World Trade Organisation judges gave the European Union a stinging rebuke overnight, saying the EU must axe prohibited export subsidies to plane-maker Airbus which had injured US rival Boeing.
The WTO panel concluded Airbus had been able to launch a series of passenger jets only thanks to subsidies from the EU and member states Britain, France, Germany and Spain, without which it would be a very different and much weaker company.
The ruling marks a big setback for Airbus, but is not the end of its battle — the world’s largest and costliest trade dispute — with Boeing over subsidies in the market for large civil aircraft worth $3 trillion over the next 20 years, Reuters says. “These subsidies have greatly harmed the United States, including causing Boeing to lose sales and market share. Today’s ruling helps level the competitive playing field with Airbus,” US Trade Representative Ron Kirk said in a statement.
“President Obama and I are committed to enforcing our trade agreements and, when necessary, using the dispute settlement process that is consistent with the rules-based global trading system at the World Trade Organisation.” If the ruling is upheld on appeal and the EU refuses to stop the offending practices, the United States could ask the WTO for permission to slap sanctions on EU goods.
The WTO panel found that British, German and Spanish aid to Airbus for its flagship 525-seat A380, the world’s largest airliner, amounted to illegal export subsidies and must be corrected within 90 days. Boeing estimated the loans at $4 billion but Airbus declined to provide an estimate. The WTO found that British, Spanish and German loans for the A380 contained illegal export aid but cleared a French loan.
Allan McArtor, chairman of Airbus Americas, said the company was not obligated to repay any subsidies found by the WTO panel or any outstanding government loans. “There is no requirement to repay anything in the WTO process,” McArtor said in an interview. The ruling, which Airbus hopes the EU will appeal, only imposes a future obligation on European governments that provide launch aid, he said.
Boeing said Airbus must repay $4 billion in illegal aid for the A380 or “restructure the A380’s financing to proven commercial terms. The European Commission said it would decide shortly whether to appeal the 1,000-page Airbus ruling, and reiterated a call for negotiations. “The EU remains committed to a negotiated outcome to the dispute with no pre-conditions on either side,” EU Trade Commissioner Karel De Gucht said in a statement in Brussels. The WTO said prohibited subsidies should be halted immediately and said this meant 90 days; but the legal process could mean months or years before this deadline is reached.
Wednesday’s report followed months of leaks and both sides rushed out their interpretations even before the 1,050-page documents were wheeled out on trolleys for reporters in Geneva. A first confidential report in a countersuit brought by the EU against U.S. support for Boeing is expected on July 16. Final resolution of the two cases may well shape the civil aviation market, where Airbus and Boeing have together nearly $1 trillion of aircraft on their order books, for years to come.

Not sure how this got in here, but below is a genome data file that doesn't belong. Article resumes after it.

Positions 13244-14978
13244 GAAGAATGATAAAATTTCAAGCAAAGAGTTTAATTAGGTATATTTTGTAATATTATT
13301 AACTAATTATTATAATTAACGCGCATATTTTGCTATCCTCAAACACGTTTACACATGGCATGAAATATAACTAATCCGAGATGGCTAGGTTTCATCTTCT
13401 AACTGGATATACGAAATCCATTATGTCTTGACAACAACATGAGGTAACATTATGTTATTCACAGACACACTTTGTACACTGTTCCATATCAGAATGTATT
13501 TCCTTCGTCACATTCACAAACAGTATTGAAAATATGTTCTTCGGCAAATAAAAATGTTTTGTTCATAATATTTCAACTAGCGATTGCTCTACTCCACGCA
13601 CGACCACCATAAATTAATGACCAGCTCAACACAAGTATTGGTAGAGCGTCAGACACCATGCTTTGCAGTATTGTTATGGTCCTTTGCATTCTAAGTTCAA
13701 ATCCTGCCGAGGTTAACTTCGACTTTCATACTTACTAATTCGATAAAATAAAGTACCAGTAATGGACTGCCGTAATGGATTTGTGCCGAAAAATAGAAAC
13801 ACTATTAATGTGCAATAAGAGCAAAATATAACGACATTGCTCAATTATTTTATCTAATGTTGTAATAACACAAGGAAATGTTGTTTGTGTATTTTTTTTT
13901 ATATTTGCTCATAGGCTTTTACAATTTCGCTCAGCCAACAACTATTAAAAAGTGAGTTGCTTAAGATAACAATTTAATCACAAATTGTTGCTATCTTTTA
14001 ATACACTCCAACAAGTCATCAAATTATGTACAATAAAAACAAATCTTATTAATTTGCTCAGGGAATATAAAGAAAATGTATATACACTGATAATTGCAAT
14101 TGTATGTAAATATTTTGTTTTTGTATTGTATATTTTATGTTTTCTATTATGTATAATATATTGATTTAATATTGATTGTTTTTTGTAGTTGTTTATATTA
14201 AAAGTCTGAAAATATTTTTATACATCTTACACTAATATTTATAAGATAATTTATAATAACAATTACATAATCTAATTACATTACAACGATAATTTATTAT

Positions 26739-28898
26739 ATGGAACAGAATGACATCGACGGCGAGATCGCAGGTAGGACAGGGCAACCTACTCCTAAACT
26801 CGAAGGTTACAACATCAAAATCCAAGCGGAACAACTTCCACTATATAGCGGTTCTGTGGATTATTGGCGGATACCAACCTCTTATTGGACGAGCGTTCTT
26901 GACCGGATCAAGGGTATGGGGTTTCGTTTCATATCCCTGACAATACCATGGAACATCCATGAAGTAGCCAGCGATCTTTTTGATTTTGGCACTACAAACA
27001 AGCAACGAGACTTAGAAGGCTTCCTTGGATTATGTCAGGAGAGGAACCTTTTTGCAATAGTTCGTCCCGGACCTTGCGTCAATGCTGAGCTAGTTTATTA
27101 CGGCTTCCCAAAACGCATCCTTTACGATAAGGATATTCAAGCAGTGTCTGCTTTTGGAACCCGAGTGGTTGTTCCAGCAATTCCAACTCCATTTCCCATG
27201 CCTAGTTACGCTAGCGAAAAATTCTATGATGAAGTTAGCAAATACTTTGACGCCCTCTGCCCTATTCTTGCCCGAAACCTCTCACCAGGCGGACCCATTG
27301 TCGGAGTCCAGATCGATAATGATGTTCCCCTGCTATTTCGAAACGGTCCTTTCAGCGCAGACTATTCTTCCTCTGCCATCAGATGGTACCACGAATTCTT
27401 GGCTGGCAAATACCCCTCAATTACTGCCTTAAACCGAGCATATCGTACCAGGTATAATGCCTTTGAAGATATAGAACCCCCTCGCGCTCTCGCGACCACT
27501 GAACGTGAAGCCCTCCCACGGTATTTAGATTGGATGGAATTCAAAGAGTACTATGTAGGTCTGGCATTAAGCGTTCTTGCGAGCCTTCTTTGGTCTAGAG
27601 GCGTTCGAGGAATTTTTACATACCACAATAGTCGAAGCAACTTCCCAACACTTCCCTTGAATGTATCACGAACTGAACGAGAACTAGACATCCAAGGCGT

More immediately, it could fuel a row in the United States over one of the biggest defence deals in history. Both Boeing and Airbus parent EADS are due to submit bids by July 9 for a contract worth up to $50 billion for new tankers for the US Air Force, based on converted passenger jets. The EADS offering is based on the Airbus A330 — one of the planes found to have been unfairly subsidised — and Boeing is already making much of this, although it remains to be seen to what extent this will sway the Pentagon.
A group of US lawmakers on Wednesday renewed a demand that the Air Force factor the WTO ruling into their decision on the tanker competition. Boeing said the ruling proved that Airbus had been able to take market share from Boeing — nudging it out of number one place in the process — only because of subsidies. “It has struck at the heart of subsidies for Airbus, held that they are illegal, and must end forthwith,” Boeing general counsel J. Michael Luttig told Reuters.
Airbus and France, where the company is based, said the funding system itself, which is based on government loans to be paid back as planes are sold, had not been faulted. “Neither jobs nor any profits were lost as a result of reimbursable loans to Airbus,” the company said. The case did not cover Airbus’s future A350 airliner, but Boeing said the ruling would prevent European governments from paying similar loans to develop that plane. Airbus denied this and said it would press ahead with talks on setting up loans.
US trade officials said it would be very disappointing for European governments to provide launch aid loans for the A350 in light of the WTO’s ruling. But Airbus’ McArtor said European government have already pledged they would make any new launch aid loans for Airbus comply with WTO rules. “If the USTR is disappointed in that, I’m sorry. That’s the way they do business in Europe and the panel found that such loans are perfectly compliant … as long as they are under acceptable terms,” McArtor said.
The United States could demand to see the terms of any loans for the A350 to ensure they do comply with the ruling, said Robert Novick, a partner at WilmerHale who has represented Boeing in the dispute.
Both sides have 30 days to appeal the ruling.
The report — and its 90-day deadline to withdraw the subsidies — does not come into effect until it is officially adopted by the WTO membership, after any appeal process.